Design 4-2-2010

Saving the World One Gamer at a Time

Camille LeFevre reports back from a recent conference at the U of MN, the first in a proposed series called "Design Intersections." The symposium focused on crowdsourcing solutions for some of the world's most pressing problems through online gaming.


A COUPLE OF WEEKS AGO, I WAS AMONG 150 “Super-Empowered Hopeful Individuals” who, in about 25 minutes, generated 527 solutions to thriving in a world without oil. Woot! It was an “Epic Win,” said Jane McGonigal Ph.D., “an amazing gift to the world.” The charismatic game designer guided us in playing her online alternate-reality project, World Without Oil, during the College of Design conference “Disruptive Effects: How Design is Changing Your World (and how to profit from it).” The conference, which took place at the Carlson School of Management at the U of MN, was the first in a proposed annual series titled Design Intersections.

As McGonigal explained during the pre-game warm-up (an inspiring talk, “Epic Win: How Games Can Help Us Solve the World’s Biggest Problems”), an Epic Win (she’s big on capital letters) is an outcome so positive we can’t even conceive it as possible. “We’re in an underdog position,” she explained, citing the conditions facing a world in which poverty, hunger, war, economics, oil dependency, global warming, and compromised human rights immediately threaten our existence. She sums up simply, “We have wicked problems, and we need an Epic Win.” 

For McGonigal, such a victory requires harnessing the time, energy, and creativity of the 500 million gamers around the world, who collectively spend three billion hours weekly playing online social network (not video) games, to solve the world’s most pressing problems. Contrary to popular belief, gamers are not depressed, socially isolated misfits, McGonigal said. According to her research, gamers possess four remarkable “super powers.” They’re “urgently optimistic,” persistent in striving to reach ever increasing degrees of accomplishment, just beyond their current level of ability. Gamers are intertwined in a unique social fabric, as they share the values and goals of the community in which they’re creatively solving problems.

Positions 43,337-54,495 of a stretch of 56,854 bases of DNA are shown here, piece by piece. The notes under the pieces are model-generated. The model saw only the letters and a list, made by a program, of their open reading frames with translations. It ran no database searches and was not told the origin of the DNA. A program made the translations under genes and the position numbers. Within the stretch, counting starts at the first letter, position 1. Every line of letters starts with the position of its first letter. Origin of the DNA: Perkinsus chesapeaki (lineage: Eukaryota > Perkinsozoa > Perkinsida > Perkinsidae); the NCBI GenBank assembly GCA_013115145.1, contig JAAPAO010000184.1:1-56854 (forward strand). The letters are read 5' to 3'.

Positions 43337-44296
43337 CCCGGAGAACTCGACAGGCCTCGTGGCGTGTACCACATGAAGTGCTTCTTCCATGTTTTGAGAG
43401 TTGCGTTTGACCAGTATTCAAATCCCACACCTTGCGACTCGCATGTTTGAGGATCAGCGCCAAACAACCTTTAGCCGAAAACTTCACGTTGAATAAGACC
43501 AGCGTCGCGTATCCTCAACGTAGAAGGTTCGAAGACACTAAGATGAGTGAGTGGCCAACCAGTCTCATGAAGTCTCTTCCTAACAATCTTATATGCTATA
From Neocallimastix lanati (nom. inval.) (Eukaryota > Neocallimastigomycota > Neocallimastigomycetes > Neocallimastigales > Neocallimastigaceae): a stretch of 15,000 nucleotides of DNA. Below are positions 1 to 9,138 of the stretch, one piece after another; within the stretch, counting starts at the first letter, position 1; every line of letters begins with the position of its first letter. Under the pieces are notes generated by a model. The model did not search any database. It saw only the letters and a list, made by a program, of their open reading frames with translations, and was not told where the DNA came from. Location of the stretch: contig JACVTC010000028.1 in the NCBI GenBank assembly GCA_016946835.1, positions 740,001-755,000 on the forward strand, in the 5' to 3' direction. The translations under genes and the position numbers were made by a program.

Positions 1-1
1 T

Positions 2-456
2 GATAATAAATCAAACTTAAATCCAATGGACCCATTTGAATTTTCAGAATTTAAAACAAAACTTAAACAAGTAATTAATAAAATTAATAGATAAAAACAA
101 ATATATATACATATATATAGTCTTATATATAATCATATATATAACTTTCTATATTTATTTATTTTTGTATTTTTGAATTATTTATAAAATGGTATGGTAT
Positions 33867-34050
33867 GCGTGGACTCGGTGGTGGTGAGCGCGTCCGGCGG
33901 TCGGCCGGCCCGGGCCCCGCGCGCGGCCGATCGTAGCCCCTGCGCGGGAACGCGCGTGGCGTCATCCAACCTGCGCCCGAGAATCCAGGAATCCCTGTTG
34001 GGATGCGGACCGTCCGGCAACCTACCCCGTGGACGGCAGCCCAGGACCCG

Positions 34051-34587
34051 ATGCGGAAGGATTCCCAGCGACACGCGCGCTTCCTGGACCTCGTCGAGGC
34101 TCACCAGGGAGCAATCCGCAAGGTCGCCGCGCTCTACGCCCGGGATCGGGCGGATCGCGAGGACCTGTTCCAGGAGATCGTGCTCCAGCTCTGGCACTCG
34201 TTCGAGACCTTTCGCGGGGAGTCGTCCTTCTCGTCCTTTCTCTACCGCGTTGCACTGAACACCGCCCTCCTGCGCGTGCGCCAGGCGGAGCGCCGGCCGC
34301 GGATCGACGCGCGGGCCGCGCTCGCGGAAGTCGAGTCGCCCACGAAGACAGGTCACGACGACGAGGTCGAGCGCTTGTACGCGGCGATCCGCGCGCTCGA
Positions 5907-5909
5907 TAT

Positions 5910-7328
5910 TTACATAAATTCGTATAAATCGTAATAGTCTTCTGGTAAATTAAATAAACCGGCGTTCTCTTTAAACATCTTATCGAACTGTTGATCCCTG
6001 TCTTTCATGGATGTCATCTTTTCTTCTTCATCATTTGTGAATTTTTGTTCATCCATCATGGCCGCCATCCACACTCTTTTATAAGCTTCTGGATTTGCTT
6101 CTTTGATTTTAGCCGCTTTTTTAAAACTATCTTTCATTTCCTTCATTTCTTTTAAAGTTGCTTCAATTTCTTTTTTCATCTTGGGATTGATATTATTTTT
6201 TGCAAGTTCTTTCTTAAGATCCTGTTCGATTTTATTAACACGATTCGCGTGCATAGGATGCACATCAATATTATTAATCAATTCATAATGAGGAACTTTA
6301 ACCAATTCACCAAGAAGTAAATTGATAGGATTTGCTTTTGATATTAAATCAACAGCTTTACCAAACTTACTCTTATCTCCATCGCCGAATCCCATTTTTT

They engage in “blissful productivity” as they flow through and creatively succeed at ever-more difficult tasks (she cited the popular Facebook game, Farmville, as an example). And, in the course of the game, players may experience a sense of “epic meaning” that stems from attachment to something bigger themselves — the same sense of significance usually associated with participation in art, politics, or religion. (Even pure adventure games like World of Warcraft, McGonigal argued, provide players with help, direction, and opportunities to “save the world.”) These four superpowers add up to what she called “Super-Empowered Hopeful Individuals” (a term coined in response to Thomas Friedman’s pithy moniker for terrorists, Super-Empowered Angry Individuals); McGonigal describes SEHI’s as “people empowered by network technology.”


“We’re in an underdog position,” McGonigal explained, citing widespread poverty, hunger, war, economics, oil dependency, global warming, and compromised human rights. “We have wicked problems, and we need an Epic Win.”